With the country’s economy collapsing and Aquino’s assassination becoming part of national consciousness, the urban wealthy and middle class, who were often core supporters of Marcos, began to push for his removal from power. A far-reaching Communist insurgency and a resolution signed in 1985 by 56 assemblymen calling for his impeachment for enriching his personal coffers through crony capitalism, monopolies, and illegal overseas investments also contributed to Marcos’ downfall.

To quell the opposition and reassert his power, Marcos called for special presidential elections in 1986, just over a year before his current six-year term expired. Corazon Aquino, Benigno’s widow, was elected as the opposition’s presidential candidate.

Marcos defeated Aquino and retained the presidency, but many saw his victory as fraudulent. As word of the rigged election spread, a tense standoff erupted between Marcos supporters and Aquino supporters, with thousands upon thousands of citizens taking to the streets to support a non-violent military rebellion.
Marcos also oversaw a 1973 national referendum that granted him indefinite power.

Martial law was lifted in January 1981, just before Pope John Paul II’s visit. Marcos, who was president and prime minister at the time, resigned from the latter position, but retained the authority to enact laws and imprison dissenters without due process. He was re-elected president for another six years in June 1981, despite the boycott of his political opponents.

Exile, Death and Burial

With his health failing and support for his regime dwindling, Ferdinand Marcos and much of his family were airlifted from the Manila presidential palace on February 25, 1986, and went into exile in Hawaii. Evidence later revealed that Marcos and his associates stole billions from the Philippine economy.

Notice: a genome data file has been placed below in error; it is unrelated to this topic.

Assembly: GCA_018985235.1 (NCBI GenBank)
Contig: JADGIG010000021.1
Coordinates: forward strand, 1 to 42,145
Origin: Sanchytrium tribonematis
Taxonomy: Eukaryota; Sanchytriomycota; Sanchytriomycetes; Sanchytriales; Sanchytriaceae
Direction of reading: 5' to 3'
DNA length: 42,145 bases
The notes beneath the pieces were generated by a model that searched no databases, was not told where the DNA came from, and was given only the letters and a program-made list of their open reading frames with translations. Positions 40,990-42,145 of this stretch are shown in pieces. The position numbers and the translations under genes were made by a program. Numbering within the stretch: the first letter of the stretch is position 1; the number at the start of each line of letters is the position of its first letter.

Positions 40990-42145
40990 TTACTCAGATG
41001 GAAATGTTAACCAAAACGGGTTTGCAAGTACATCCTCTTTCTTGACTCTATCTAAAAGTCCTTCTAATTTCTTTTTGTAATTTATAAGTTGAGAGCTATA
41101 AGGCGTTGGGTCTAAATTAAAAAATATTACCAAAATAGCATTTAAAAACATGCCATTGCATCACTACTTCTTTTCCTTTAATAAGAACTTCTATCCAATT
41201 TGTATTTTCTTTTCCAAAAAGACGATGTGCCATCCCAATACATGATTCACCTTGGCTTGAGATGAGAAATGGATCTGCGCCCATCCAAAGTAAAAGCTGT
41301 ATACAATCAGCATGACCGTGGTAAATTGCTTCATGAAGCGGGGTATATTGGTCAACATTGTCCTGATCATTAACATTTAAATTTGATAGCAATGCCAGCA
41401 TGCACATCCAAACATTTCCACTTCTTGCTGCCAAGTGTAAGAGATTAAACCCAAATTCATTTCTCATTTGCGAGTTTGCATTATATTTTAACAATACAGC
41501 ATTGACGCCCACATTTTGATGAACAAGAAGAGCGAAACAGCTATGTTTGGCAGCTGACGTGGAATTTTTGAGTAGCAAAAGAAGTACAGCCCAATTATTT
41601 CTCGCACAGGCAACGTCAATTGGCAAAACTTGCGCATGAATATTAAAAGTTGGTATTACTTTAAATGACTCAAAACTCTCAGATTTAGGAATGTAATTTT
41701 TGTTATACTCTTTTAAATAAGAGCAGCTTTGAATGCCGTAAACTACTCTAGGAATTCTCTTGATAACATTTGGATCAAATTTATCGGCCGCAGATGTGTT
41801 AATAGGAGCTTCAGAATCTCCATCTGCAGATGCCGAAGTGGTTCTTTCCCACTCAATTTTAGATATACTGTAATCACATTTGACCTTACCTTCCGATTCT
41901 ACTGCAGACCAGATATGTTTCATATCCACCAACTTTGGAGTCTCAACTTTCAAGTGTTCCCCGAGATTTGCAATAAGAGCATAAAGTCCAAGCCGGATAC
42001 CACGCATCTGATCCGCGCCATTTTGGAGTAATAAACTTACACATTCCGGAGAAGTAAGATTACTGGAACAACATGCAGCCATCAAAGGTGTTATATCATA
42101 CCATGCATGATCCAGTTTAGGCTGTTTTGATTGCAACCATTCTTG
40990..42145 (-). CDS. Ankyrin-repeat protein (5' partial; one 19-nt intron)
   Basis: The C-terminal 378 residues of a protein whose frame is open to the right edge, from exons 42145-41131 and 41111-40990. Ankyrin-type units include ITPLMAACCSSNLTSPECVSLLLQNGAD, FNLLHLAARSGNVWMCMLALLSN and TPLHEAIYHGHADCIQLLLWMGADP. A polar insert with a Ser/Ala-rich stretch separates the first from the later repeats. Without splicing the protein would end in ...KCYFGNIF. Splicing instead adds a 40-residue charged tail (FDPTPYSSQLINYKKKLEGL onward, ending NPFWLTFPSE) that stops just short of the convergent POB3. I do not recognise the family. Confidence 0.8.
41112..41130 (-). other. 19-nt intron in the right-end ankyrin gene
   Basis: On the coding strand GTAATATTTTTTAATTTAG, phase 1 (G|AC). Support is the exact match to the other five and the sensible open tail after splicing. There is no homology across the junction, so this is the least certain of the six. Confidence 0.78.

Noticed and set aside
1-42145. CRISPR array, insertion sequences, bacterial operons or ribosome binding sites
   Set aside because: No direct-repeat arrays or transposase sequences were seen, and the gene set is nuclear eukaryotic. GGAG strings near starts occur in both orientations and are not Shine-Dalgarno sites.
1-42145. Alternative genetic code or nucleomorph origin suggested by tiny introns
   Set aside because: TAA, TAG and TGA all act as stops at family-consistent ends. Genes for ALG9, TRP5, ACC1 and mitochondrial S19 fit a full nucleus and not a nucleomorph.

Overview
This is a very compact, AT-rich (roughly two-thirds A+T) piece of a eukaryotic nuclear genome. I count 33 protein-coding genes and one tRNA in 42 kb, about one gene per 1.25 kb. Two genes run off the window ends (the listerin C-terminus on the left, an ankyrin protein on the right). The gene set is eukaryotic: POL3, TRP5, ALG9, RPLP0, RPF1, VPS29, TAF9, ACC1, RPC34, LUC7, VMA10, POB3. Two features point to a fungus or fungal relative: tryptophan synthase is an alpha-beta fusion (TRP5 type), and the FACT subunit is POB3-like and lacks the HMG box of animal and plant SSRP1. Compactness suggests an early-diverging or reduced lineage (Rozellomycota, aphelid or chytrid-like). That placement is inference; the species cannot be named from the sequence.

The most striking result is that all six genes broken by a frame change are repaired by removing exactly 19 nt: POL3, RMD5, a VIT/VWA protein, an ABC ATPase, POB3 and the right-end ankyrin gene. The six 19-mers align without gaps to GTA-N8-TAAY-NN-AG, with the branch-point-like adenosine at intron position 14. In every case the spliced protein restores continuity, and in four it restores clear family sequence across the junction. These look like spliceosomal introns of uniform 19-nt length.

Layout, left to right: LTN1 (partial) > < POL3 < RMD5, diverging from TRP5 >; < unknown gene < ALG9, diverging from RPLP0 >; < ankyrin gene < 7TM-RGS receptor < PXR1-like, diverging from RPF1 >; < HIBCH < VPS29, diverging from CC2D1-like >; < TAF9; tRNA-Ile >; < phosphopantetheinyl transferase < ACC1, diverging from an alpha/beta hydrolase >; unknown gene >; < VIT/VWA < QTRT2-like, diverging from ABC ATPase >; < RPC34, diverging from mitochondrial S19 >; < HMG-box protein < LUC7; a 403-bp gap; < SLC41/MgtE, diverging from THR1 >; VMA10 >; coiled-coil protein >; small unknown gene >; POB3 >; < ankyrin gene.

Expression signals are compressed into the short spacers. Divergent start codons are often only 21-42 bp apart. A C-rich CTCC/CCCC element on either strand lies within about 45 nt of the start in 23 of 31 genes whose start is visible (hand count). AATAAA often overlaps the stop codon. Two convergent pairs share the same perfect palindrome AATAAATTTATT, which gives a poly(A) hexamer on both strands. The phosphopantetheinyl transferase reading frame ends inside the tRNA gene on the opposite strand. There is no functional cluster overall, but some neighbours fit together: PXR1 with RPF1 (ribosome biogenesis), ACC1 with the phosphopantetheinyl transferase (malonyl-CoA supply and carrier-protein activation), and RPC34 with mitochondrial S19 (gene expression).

A federal grand jury then indicted both of the Marcoses on racketeering charges, but Ferdinand died in Honolulu in 1989 from cardiac arrest after suffering from a variety of ailments. Imelda was acquitted of all charges and returned to the Philippines the following year, despite facing additional legal challenges. She would later run for president unsuccessfully and win congressional elections, with two of her three children, Imee and Ferdinand Jr., also serving in government.

Marcos’ body had been embalmed in a glass casket in his home province of Ilocos Norte since 1993. Protests erupted in 2016 when President Rodrigo Duterte ordered Marcos’ body to be buried at Manila’s National Heroes’ Cemetery, citing Marcos’ human rights violations. Nonetheless, Marcos’ remains were interred in a hero’s burial at the new site in November.

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Wife Imelda Marcos & Children

Marcos wed singer and beauty queen Imelda Romualdez in 1954 after an 11-day courtship, with the couple going on to have three children: Maria Imelda “Imee” (b. 1955), Ferdinand “Bongbong” Marcos Jr. (b. 1957) and Irene (b. 1960). The Marcoses later adopted a fourth child, Aimee.

Further Reading